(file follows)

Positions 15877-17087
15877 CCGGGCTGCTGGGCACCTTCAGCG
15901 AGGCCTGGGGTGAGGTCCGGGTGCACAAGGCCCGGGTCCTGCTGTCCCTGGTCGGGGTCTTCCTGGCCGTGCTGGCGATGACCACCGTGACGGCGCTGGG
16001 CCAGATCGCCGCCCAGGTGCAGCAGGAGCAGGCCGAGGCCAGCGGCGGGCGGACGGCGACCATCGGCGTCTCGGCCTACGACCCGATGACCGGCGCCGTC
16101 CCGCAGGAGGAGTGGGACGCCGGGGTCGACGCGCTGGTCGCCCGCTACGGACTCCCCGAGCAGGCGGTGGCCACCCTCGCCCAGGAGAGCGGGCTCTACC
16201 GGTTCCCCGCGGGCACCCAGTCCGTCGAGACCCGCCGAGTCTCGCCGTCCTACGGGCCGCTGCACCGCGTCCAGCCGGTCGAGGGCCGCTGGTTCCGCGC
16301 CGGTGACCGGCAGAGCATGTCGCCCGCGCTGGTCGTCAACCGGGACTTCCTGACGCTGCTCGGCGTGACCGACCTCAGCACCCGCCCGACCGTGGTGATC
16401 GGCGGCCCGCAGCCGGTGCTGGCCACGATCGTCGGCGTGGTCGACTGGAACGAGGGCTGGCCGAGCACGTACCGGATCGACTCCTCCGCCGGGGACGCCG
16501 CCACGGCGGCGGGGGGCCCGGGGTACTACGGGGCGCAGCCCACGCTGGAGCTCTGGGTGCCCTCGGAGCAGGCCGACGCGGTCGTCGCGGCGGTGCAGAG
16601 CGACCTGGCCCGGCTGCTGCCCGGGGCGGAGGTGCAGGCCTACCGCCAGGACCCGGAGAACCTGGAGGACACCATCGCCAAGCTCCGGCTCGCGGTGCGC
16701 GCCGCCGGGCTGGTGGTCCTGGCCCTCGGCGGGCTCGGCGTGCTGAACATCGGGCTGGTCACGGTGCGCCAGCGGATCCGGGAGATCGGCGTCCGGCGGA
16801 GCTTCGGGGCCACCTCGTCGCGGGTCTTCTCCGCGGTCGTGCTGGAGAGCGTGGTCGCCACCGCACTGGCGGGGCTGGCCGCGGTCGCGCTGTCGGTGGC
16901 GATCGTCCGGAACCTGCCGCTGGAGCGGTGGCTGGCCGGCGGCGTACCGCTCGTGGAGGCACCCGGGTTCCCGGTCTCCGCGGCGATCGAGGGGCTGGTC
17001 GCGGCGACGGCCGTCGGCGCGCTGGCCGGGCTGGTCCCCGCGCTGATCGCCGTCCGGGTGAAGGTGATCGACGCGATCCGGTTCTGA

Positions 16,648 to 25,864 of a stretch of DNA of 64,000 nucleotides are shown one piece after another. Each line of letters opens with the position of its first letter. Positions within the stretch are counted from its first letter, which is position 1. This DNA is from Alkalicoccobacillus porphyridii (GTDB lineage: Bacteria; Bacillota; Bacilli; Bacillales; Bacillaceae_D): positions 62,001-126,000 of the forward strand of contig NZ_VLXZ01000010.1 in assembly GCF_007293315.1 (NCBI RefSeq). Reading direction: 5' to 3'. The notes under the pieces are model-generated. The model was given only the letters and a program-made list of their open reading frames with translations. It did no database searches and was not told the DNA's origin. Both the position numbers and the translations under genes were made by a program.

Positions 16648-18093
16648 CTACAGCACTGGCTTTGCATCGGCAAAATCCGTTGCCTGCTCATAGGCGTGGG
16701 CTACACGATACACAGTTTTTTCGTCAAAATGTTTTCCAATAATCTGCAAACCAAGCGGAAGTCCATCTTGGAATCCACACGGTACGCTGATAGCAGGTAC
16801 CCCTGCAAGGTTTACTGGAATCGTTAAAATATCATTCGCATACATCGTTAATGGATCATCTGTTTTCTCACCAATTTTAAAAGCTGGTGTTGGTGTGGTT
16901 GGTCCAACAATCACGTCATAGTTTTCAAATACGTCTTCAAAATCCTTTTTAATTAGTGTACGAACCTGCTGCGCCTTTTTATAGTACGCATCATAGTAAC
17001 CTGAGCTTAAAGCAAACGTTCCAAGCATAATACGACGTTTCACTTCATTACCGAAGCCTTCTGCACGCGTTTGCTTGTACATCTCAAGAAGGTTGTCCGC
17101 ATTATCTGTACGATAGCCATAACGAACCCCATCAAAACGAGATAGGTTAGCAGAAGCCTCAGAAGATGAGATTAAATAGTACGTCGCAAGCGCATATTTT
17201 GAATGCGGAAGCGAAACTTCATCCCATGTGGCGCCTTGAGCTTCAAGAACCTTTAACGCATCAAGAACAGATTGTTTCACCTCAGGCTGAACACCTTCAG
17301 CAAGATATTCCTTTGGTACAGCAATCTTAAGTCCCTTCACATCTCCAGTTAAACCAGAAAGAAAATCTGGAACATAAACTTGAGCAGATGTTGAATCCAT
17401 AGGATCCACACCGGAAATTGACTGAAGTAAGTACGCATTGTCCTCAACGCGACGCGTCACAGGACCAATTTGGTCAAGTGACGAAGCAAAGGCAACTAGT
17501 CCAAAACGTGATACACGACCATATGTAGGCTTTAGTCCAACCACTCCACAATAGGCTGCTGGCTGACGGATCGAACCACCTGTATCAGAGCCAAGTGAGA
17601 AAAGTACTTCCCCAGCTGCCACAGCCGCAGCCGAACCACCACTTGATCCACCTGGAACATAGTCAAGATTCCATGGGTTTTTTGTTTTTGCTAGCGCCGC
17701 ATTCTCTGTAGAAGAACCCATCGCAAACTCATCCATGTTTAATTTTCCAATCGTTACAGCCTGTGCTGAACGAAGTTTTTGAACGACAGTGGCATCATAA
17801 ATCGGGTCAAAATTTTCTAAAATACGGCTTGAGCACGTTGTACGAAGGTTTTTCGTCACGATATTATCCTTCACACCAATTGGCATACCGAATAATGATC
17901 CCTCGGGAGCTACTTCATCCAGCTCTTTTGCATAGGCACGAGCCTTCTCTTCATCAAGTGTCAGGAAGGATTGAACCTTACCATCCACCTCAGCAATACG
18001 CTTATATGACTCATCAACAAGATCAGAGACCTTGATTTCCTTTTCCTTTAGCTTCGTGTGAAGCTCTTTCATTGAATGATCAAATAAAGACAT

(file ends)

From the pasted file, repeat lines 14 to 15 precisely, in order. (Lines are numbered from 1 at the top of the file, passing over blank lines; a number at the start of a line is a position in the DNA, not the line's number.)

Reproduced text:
17001 GCGGCGACGGCCGTCGGCGCGCTGGCCGGGCTGGTCCCCGCGCTGATCGCCGTCCGGGTGAAGGTGATCGACGCGATCCGGTTCTGA

Positions 16,648 to 25,864 of a stretch of DNA of 64,000 nucleotides are shown one piece after another. Each line of letters opens with the position of its first letter. Positions within the stretch are counted from its first letter, which is position 1. This DNA is from Alkalicoccobacillus porphyridii (GTDB lineage: Bacteria; Bacillota; Bacilli; Bacillales; Bacillaceae_D): positions 62,001-126,000 of the forward strand of contig NZ_VLXZ01000010.1 in assembly GCF_007293315.1 (NCBI RefSeq). Reading direction: 5' to 3'. The notes under the pieces are model-generated. The model was given only the letters and a program-made list of their open reading frames with translations. It did no database searches and was not told the DNA's origin. Both the position numbers and the translations under genes were made by a program.